Wenvoe’s Part In A Game Of Thrones
WENVOE’S PART IN A GAME OF THRONES
As Brexit heralds an uncertain future, it is worth a look back to what was going on in Wenvoe and other Vale villages during the turbulent summers of 1648 and 1649. Following a prolonged period of civil war between King and Parliament, our community was torn apart by the nearby Battle of St Fagans and in 1649 by the shocking trial and execution of King Charles I.
Civil wars are often the bitterest of conflicts dividing family members and friends alike. Ordinary people in Wenvoe however, probably did not understand what the war was about. For centuries they had been loyal to their King and Parliament. Farm labourers and their families in the local community suddenly found themselves on one side or the other. This decision was made for them by their social superiors and landlords, several of whom actually changed sides during the conflict.
The uncertainty and impact of these events must have been frightening. This cartoon from the time ‘The world turn’d upside down: or, A briefe description of the ridiculous fashions of these distracted times’ summed up how people would have felt about the perilous times in which they lived. It was a clever image summing up how ordinary life was undergoing strange and unpredictable change.
Local people had already suffered greatly in the years of conflict before 1648. Officials warned villagers if they didn’t pay wartime taxes they would be subject ‘at your peril of pillaging and plundering, and your houses fired and your persons imprisoned.’ Apart from those conscripted to fight, skilled craftsmen were forced to leave their homes to work for the armies.
The battle itself, in May 1648, involved around 11,000 men. It ended in victory for the well paid, trained and equipped Parliamentarian
forces. The Royalist army, who had hoped to restore Charles I to the throne, was routed. Many men from surrounding villages were ‘volunteered’ to join the Royalist army and bring their homemade weapons such as Welsh bills (a farming implement similar to a scythe) and clubs to the fight in the face of the cavalry, pikes, muskets and canon of the professional armies. The brutal fighting, much of which was close at hand, was reminiscent of what we saw in TV’s recent Game of Thrones. The exit wound of a musket shot was the size of a dinner plate and it was no surprise therefore that the River Ely was said to have flowed red with blood.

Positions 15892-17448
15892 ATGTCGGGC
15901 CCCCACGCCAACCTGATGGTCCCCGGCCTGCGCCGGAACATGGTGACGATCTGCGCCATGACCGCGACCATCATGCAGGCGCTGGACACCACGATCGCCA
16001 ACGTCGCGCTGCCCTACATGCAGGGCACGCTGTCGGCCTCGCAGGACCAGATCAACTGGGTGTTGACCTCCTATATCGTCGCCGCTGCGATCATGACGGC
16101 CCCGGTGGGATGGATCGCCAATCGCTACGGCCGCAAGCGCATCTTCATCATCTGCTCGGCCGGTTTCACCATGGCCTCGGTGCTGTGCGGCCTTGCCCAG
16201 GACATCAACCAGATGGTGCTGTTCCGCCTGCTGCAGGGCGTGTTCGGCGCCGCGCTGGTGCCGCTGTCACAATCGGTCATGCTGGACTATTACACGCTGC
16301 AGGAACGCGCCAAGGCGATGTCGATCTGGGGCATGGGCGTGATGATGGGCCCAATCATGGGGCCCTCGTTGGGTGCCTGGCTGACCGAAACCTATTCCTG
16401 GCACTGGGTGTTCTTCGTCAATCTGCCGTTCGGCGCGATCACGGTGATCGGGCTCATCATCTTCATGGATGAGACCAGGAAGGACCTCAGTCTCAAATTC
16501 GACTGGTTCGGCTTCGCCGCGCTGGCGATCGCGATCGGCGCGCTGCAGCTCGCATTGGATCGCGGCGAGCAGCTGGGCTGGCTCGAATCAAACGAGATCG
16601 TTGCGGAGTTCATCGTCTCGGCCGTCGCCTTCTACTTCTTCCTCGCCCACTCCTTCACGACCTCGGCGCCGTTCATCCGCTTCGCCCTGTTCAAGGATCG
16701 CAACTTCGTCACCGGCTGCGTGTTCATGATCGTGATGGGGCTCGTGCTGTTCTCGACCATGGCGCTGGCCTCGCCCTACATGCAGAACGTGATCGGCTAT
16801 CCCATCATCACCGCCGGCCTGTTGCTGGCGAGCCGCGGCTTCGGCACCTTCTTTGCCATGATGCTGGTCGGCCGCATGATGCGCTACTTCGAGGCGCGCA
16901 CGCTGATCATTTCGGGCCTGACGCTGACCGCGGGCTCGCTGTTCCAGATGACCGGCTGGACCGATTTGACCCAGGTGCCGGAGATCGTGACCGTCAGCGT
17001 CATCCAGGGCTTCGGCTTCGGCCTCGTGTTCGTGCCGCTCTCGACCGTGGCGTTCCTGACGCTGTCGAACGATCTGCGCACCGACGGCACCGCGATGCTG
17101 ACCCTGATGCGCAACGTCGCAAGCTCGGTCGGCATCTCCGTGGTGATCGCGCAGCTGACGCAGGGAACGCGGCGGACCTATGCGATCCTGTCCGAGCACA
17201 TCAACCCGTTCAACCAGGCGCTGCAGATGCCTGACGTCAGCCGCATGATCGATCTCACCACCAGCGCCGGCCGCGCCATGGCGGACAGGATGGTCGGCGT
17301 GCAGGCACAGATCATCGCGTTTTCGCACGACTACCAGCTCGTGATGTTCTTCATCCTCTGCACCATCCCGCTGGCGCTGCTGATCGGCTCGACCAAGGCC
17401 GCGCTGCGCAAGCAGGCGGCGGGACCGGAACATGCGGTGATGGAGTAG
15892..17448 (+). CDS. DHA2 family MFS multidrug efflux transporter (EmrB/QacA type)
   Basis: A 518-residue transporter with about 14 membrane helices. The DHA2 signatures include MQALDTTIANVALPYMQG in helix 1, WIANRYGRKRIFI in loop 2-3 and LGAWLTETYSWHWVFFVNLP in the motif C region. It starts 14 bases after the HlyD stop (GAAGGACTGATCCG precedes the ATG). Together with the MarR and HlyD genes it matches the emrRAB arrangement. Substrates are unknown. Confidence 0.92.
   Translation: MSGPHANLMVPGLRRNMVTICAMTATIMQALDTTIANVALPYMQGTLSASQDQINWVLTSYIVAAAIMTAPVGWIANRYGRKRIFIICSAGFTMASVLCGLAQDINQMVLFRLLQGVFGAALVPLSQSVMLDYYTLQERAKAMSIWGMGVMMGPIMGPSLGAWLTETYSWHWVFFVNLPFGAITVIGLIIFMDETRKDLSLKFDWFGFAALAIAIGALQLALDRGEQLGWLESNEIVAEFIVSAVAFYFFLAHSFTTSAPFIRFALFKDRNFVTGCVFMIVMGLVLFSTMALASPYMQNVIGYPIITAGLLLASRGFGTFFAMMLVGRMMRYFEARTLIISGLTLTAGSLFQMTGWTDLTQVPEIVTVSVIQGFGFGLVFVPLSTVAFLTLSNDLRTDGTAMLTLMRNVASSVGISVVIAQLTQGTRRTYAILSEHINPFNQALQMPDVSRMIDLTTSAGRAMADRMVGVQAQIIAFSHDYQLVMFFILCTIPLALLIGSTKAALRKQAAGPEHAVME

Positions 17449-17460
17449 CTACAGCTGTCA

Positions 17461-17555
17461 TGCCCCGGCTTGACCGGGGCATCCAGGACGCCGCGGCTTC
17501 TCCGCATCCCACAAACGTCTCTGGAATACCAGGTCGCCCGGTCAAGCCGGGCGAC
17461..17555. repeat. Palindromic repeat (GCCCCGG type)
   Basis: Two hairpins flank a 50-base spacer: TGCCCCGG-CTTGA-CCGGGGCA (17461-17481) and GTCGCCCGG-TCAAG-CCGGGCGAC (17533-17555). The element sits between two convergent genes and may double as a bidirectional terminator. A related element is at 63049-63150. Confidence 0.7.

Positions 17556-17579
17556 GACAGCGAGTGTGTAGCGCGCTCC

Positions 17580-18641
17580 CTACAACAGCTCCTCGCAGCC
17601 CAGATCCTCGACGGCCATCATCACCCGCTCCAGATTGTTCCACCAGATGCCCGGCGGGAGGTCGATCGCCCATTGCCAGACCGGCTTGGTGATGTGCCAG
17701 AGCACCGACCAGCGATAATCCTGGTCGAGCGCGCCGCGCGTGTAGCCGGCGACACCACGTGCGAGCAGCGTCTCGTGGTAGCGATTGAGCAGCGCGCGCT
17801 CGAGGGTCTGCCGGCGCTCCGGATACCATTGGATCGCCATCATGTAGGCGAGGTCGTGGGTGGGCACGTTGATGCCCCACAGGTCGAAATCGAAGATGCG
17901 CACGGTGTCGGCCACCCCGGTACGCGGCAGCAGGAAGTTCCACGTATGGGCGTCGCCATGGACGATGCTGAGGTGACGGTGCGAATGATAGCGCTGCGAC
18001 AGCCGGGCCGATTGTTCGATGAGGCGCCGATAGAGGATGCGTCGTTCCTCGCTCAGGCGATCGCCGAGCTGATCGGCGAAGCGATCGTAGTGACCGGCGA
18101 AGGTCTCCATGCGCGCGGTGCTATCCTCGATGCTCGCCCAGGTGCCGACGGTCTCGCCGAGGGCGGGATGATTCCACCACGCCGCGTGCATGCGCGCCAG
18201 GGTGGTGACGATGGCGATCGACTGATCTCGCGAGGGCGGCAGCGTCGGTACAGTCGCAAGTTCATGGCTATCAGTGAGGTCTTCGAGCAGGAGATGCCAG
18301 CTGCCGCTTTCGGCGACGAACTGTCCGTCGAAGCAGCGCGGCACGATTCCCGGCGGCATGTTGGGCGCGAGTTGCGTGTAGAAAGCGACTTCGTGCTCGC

In the days following the battle, locals who had already witnessed horrific scenes and injuries were forced to help with mass burials of several hundred dead. One burial mound, which can still be found at Duffryn, is said to be the resting place of Royalists caught and killed when fleeing after the battle. Soldiers did not wear dog tags so once inevitably stripped of all possessions, bodies could not be identified. In local villages, the bereaved families never knew what happened to their loved ones. Survivors faced plundering at the hands of victorious soldiers. Diseases like bubonic plague and dysentery were spread by both armies. Farms were ruined. With food stores and farm animals seized for army use, starvation was inevitable. Vengeance was rife. Miles Button of Duffryn was captured and fined £5000 for his part on the Royalist side in the battle. His annual income was £400. His brother wasn’t so lucky. He was tried and executed for treason.
And what of the loyalty shown by our farm labourers to the King? Already by June 14th a poster appeared in Cowbridge calling all able bodied men between 16 and 60 to rendezvous with weapons and horse ready to fight for Parliament.